Eleanor Liu's Letter to the Board of Trustees

Dear Ms. Fisher and Castilleja Board of Trustees,

      As a Castilleja alumna, I am concerned and deeply saddened to hear that Bear Capron has suddenly disappeared from the campus. I am writing to you, as well as to Ms. Lonergan and Mr. Blair, to voice my wholehearted support for Bear and to urge the school to live up to its duty to him and to the community. Bear was central to all of my seven years at Castilleja. An inventive, creative and inspiring teacher, he comforted us regularly and made us laugh every day. We learned by his example to fight for what we believed in and to bear grief with strength and grace. In his plays, I learned to be truly present and honest throughout both mind and body, and to present that deepened consciousness through each word and action on the stage. I carried Mr. Capron's lessons with me beyond the Circle to my theatrical work at Yale; now, as an English and creative writing teacher, I know I am partly indebted to Mr. Capron for my ability to bring passion and creative energy to my own classroom. During my time at Castilleja, I began to find myself; Bear was an important and beloved figure in that discovery. When I visited campus two years ago to attend the Opening Day ceremony, it was the sound of Bear's sweet and booming voice singing "Growing wild upon the hillside..." that brought tears to my eyes. The fact that he has apparently been torn from campus—from his students and from his work—is both a tragedy and an outrage.

      While I cannot know the full circumstances surrounding Bear's departure, the lack of explanation or even acknowledgement on the part of the administration has raised strong doubts—in the minds of current students as well as alumnae and parents—as to whether or not the school is acting justly. I wholeheartedly doubt that this secrecy is Bear's choice. Instead, it seems that the administration will neither grant him the right to speak nor come forward openly to provide their own account of what has happened. Although I understand that there may be a legal reason for withholding certain information, the administration's complete silence presents a face of indifference to the rest of the community. This is a frightening image, both in the lack of courtesy and fairness in the school's conduct towards an employee and in the total absence of transparency in communicating with students, parents and alumnae. That Mr. Capron is a beloved veteran teacher only makes the situation more difficult to believe.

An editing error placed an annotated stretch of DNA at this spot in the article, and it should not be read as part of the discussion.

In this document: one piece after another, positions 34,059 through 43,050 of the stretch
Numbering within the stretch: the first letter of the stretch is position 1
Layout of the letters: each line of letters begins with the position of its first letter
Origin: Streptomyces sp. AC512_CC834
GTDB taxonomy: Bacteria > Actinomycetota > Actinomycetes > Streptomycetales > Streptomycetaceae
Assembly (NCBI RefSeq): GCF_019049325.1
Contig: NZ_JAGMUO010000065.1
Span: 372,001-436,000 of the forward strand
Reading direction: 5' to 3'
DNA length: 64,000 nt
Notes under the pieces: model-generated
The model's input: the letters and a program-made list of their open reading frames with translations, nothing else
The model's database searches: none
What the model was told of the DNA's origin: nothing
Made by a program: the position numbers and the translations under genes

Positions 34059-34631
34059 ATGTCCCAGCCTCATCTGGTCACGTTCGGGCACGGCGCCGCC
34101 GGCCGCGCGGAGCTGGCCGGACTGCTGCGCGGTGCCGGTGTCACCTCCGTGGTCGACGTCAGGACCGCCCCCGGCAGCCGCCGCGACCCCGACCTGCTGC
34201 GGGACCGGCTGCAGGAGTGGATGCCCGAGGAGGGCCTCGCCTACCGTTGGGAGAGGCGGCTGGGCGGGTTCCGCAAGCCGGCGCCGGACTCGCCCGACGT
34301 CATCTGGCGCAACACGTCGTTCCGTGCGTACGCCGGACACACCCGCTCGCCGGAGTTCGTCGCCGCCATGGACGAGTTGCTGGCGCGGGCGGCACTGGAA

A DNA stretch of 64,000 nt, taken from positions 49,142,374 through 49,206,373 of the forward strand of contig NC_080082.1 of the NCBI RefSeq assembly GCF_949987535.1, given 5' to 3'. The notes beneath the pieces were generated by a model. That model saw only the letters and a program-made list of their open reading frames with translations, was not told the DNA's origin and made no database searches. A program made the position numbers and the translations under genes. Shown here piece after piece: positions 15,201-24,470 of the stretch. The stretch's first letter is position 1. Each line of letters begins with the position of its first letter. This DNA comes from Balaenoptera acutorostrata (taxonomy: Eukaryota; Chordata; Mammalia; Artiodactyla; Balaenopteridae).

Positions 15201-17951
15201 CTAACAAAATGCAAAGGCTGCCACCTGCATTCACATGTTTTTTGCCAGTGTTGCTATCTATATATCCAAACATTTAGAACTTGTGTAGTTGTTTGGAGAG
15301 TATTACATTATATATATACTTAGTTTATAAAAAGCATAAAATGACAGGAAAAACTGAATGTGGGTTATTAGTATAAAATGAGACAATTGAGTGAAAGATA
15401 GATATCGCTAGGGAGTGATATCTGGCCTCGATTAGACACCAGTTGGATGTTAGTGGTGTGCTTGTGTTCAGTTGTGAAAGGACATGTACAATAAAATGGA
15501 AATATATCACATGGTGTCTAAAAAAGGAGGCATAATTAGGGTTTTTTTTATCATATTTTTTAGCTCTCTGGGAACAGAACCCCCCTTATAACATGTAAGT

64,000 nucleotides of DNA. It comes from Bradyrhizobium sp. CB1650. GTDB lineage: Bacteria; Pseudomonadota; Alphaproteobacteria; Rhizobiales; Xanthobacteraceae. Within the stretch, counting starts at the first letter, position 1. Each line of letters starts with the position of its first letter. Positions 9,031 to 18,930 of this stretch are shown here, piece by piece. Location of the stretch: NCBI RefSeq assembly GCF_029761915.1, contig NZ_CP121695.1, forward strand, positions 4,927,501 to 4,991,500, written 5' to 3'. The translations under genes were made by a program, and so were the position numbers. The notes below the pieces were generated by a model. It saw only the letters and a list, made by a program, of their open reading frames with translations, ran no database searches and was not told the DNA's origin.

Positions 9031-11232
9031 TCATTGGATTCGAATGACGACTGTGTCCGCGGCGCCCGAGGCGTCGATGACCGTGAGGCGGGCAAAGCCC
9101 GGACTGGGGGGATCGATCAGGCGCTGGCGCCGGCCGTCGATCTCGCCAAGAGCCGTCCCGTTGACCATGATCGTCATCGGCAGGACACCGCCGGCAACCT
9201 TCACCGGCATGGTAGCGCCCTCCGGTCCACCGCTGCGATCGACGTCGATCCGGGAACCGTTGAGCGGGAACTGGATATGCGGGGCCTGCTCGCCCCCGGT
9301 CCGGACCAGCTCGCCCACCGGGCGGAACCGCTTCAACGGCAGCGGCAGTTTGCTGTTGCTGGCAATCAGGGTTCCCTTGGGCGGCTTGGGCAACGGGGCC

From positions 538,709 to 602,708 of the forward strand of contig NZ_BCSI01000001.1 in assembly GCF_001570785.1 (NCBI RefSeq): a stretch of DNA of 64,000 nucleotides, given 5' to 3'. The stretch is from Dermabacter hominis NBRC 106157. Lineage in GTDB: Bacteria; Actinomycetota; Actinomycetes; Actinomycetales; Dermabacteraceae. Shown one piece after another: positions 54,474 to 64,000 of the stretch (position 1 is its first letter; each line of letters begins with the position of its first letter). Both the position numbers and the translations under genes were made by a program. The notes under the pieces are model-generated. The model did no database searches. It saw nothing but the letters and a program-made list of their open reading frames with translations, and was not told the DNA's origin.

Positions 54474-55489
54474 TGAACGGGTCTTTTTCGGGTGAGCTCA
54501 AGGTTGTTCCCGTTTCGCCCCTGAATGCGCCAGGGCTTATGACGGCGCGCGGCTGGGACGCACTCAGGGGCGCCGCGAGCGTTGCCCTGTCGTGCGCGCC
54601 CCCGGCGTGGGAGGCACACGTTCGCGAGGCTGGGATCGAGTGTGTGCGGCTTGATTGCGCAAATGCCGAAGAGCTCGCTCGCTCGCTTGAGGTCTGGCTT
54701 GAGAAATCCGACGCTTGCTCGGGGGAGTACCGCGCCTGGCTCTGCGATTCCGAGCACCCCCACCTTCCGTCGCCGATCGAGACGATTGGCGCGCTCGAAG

I fervently hope that the recent events are only a brief, though grave, mistake. I look forward to Bear Capron's immediate return to campus with a full apology from the administration and a clear explanation for his absence. The Castilleja community, near and far from campus, has come together to support Mr. Capron and to do all we can for him; I know that we will come together with even greater spirit to welcome him back to campus and celebrate a school that will be whole again when he returns.

Sincerely,
Eleanor Liu
Class of 2004

Eleanor Liu's Second Letter to the Board of Trustees

Dear Ms. Fisher and Castilleja Board of Trustees,